Tony’s kebob’s in full effect – nice use of whole mini peppers Tony!


Wiping the plate clean

Wiping the plate clean


Five-a-day?  Me neither…

Not at the moment anyway.  Bread for breakfast, bread for lunch (sandwich styleé), then something bordering on vegetables for tea if I’m lucky.

However, given my obsession with soda farls I’ve become equally addicted to the berry compote.

They are so easy to make and have a fraction of the sugar of a jam but taste just as great.  Plus, they aren’t boiled to buggery so they don’t loose loads of their nutrient content.

Strangely, given our leaning towards all things English, my fav. is the blueberry compote – kinda American in it’s outlook.  No matter, the blueberry creates a wonderful light syrup and combined with real vanilla is a real treat.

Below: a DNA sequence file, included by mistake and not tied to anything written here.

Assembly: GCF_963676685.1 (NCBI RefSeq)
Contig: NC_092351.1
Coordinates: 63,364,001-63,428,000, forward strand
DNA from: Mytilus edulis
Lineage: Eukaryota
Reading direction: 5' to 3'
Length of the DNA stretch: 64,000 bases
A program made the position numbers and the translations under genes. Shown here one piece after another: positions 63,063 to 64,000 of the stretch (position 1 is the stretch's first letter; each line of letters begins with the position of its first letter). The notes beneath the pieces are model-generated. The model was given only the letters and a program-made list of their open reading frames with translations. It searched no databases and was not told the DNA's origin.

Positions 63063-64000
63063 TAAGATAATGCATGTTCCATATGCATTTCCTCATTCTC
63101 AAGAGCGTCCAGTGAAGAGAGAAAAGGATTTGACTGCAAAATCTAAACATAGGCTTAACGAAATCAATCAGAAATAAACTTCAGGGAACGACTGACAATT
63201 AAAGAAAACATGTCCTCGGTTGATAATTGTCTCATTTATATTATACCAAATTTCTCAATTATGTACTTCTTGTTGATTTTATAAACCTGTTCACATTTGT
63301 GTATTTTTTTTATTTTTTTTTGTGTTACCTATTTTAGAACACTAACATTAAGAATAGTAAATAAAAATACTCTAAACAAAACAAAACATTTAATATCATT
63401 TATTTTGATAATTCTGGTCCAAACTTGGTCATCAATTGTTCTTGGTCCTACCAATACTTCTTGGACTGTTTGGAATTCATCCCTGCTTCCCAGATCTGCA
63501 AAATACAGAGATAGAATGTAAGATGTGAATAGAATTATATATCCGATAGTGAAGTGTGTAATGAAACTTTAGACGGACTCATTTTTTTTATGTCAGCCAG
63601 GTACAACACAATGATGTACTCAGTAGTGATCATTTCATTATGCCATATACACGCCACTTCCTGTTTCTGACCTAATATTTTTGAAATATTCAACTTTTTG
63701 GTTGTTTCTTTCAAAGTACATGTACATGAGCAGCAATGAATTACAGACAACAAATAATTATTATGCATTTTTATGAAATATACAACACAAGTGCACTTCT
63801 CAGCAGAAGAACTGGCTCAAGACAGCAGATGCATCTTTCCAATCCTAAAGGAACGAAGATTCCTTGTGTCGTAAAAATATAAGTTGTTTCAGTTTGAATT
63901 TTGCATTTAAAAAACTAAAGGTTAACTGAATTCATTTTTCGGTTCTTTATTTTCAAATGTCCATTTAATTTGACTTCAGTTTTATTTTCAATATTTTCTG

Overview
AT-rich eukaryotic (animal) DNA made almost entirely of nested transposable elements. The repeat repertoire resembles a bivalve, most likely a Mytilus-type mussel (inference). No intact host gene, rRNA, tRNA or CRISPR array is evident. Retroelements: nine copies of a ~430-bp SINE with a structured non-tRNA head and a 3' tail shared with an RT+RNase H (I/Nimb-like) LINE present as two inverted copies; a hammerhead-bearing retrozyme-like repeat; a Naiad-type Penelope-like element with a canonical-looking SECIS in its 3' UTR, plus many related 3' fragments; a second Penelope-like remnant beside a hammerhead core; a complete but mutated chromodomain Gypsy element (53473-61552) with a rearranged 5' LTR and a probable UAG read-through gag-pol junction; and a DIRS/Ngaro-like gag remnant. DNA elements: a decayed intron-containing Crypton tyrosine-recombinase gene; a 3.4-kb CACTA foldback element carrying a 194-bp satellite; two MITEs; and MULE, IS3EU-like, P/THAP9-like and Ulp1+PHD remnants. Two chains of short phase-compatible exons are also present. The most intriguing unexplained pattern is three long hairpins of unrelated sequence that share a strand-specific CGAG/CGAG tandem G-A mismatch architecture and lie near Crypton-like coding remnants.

Blueberry Compote with Soda Farls

Make sure you add a little sugar to the farl recipe here


For the compote:

1 punet of blueberries (serves 2 generously)

2 tea spoons of sugar

1 vanilla pod


Wash the blueberries and add to a small pan.  Add enough water so that the berries are barely coated (think steaming spinach – about that amount) – DON’T ADD TOO MUCH – you can always add but its a lot of faff to take out the berries and reduce the syrup later.

Sprinkle over the sugar, split the vanilla pod to scrape out the seeds – add those and chuck in the pod itself for good measure – stir lightly to combine.